Melaleuca brevifolia

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Mallee honey-myrtle
Melaleuca brevifolia.jpg
M. brevifolia growing near the Coorong
Scientific classification e
Kingdom: Plantae
Clade: Angiosperms
Clade: Eudicots
Clade: Rosids
Order: Myrtales
Family: Myrtaceae
Genus: Melaleuca
Species: M. brevifolia
Binomial name
Melaleuca brevifolia
Turcz.[1]

Melaleuca brevifolia, commonly known as mallee honey-myrtle, short-leaf honey-myrtle, or d'Alton's melaleuca is a shrub or tree in the myrtle family, Myrtaceae, and is native to western Victoria, south-eastern South Australia and the south-west of Western Australia. It is a shrub with rough, corky bark and a large number of heads of white to yellowish flowers on the previous season's growth. It is a moderately hardy garden plant.

Description[edit]

Melaleuca brevifolia is a shrub, rarely a tree, growing to a height of 4 m (10 ft) with rough, corky bark. Its branches and leaves are glabrous except when young. Its leaves are arranged in pairs, sometimes in threes and are 2.4–8 mm (0.09–0.3 in) long, 0.7–1.5 mm (0.03–0.06 in) long, linear to lance-shaped with the thinner end at the base and have blunt tips. On their lower surface there are two rows of raised oil glands.[2]

The flowers are white to yellowish and are arranged in heads on the previous season's growth. Each head is up to 18 mm (0.7 in) in diameter and contains up to six individual flowers. The stamens are arranged in five bundles around the flowers with 10 to 12 stamens in each bundle. The main flowering season is in spring and the fruits that follow are wrinkled, cup-shaped capsules 3.3–4.2 mm (0.1–0.2 in) long and wide.[2][3][4]

Taxonomy[edit]

Melaleuca brevifolia was first formally described in 1852 by Nikolai Turczaninow in Repertorium Botanices Systematicae.[1][5] The specific epithet (brevifolia) from the Latin brevis meaning "short"[6] and folia meaning "leaves"[6]:466 referring to the small leaves.[2]

Distribution and habitat[edit]

This melaleuca occurs in the Mallee, Loddon and Wimmera regions of Victoria,[4] the south-east of South Australia[7][8] and the south-west of Western Australia in the Avon Wheatbelt, Esperance Plains, Geraldton Sandplains, Mallee and Swan Coastal Plain biogeographic regions.[9] The species is found in swampy areas, near salt lakes[9] in heathlands and shrublands.[4]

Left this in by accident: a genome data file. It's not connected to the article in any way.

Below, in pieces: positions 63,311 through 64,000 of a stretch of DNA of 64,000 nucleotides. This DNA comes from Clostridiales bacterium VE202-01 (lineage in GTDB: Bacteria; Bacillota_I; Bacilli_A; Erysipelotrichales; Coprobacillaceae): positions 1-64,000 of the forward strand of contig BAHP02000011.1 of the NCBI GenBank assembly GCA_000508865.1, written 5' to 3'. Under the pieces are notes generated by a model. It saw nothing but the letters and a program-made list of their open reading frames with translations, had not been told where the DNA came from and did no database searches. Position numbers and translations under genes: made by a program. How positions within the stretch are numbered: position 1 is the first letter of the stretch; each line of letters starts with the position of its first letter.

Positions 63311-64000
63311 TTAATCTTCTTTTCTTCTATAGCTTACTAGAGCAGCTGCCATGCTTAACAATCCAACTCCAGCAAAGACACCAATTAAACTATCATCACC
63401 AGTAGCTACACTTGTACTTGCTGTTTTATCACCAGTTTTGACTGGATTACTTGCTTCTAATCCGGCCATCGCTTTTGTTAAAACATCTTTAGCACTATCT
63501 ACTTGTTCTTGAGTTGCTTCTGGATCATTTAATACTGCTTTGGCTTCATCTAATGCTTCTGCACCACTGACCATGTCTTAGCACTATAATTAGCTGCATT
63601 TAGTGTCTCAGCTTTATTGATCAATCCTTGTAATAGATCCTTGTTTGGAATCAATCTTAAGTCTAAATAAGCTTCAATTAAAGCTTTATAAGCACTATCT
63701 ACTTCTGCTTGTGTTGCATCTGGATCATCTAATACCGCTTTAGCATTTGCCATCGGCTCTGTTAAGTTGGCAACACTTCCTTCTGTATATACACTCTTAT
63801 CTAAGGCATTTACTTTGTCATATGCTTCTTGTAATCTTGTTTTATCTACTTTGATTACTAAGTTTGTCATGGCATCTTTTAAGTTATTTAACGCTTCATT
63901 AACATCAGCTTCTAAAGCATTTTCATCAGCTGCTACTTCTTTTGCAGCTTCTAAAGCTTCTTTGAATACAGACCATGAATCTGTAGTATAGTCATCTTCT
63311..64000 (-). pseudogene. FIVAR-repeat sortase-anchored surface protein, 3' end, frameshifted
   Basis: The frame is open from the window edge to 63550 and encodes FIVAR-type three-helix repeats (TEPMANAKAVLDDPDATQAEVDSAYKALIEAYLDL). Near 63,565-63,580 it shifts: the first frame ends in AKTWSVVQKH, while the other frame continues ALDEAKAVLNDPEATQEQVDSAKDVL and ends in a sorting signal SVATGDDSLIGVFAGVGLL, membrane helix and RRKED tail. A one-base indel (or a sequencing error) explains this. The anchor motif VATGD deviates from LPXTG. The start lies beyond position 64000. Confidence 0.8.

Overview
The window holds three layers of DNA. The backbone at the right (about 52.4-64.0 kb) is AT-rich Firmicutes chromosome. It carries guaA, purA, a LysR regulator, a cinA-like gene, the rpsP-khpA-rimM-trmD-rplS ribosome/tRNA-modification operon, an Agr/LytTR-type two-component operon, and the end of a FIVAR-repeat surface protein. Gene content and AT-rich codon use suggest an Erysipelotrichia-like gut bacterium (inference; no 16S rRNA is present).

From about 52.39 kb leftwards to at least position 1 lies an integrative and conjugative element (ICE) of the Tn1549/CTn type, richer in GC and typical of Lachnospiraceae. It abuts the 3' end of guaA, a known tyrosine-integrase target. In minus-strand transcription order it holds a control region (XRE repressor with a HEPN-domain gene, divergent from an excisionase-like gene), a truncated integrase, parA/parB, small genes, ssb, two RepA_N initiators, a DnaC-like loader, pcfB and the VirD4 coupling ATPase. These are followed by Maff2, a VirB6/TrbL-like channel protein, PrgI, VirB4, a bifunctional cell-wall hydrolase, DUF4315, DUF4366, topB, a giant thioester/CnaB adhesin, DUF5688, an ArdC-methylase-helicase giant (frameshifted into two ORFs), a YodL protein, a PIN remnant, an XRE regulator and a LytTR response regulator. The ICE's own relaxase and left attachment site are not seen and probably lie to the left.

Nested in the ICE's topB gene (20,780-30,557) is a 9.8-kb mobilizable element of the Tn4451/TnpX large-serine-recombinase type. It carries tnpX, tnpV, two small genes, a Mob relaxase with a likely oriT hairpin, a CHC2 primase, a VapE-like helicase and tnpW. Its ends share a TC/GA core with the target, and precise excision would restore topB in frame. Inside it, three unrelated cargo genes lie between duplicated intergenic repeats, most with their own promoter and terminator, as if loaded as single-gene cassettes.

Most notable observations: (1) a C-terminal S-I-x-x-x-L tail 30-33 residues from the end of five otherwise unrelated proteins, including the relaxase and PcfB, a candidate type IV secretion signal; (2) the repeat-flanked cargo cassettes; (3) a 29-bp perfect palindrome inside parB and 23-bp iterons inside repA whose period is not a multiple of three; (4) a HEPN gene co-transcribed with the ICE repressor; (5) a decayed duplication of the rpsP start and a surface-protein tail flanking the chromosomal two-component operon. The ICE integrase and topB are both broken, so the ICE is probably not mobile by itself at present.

Conservation[edit]

This species is listed as "not threatened" by the Government of Western Australia Department of Parks and Wildlife.[9]

Use in horticulture[edit]

Melaleuca brevifolia is a moderately hardy garden plant requiring good drainage and a sunny position.[10] It is useful for harsh conditions, including salty soils or those containing limestone.[3]

References[edit]

  1. ^ a b "Melaleuca brevifolia". APNI. Retrieved 1 March 2015. 
  2. ^ a b c Brophy, Joseph J.; Craven, Lyndley A.; Doran, John C. (2013). Melaleucas : their botany, essential oils and uses. Canberra: Australian Centre for International Agricultural Research. p. 97. ISBN 9781922137517. 
  3. ^ a b Holliday, Ivan (2004). Melaleucas: a field and garden guide (2nd ed.). Frenchs Forest, N.S.W.: Reed New Holland Publishers. pp. 34–35. ISBN 1876334983. 
  4. ^ a b c "Mallee Honey-myrtle". State Government of Victoria, Department of Environment and Primary Industries. Retrieved 1 May 2015. 
  5. ^ Turczaninow, Nikolai (1852). "Myrtaceae Xerocarpicae in Nova Hollandia". Bulletin de la classe physico-mathematique de l'Academie Imperiale des sciences de Saint-Petersburg. 10: 342. Retrieved 1 May 2015. 
  6. ^ a b Brown, Roland Wilbur (1956). The Composition of Scientific Words. Washington, D.C.: Smithsonian Institution Press. p. 708. 
  7. ^ Foulkes, J.N.; Heard, L.M.B. "South East Biological Survey: Conclusions and conservation recommendations" (PDF). Government of South Australia:Department of Environment, Water and Natural Resources. Retrieved 1 May 2015. 
  8. ^ Horn, Troy. "Draft revised management plant:Deadmans Swamp Native Forest Reerve" (PDF). Government of South Australia:Forestry. Retrieved 1 May 2015. 
  9. ^ a b c "Melaleuca brevifolia". FloraBase. Western Australian Government Department of Parks and Wildlife. 
  10. ^ Wrigley, John W.; Fagg, Murray (1983). Australian native plants : a manual for their propagation, cultivation and use in landscaping (2nd ed.). Sydney: Collins. p. 261. ISBN 0002165759.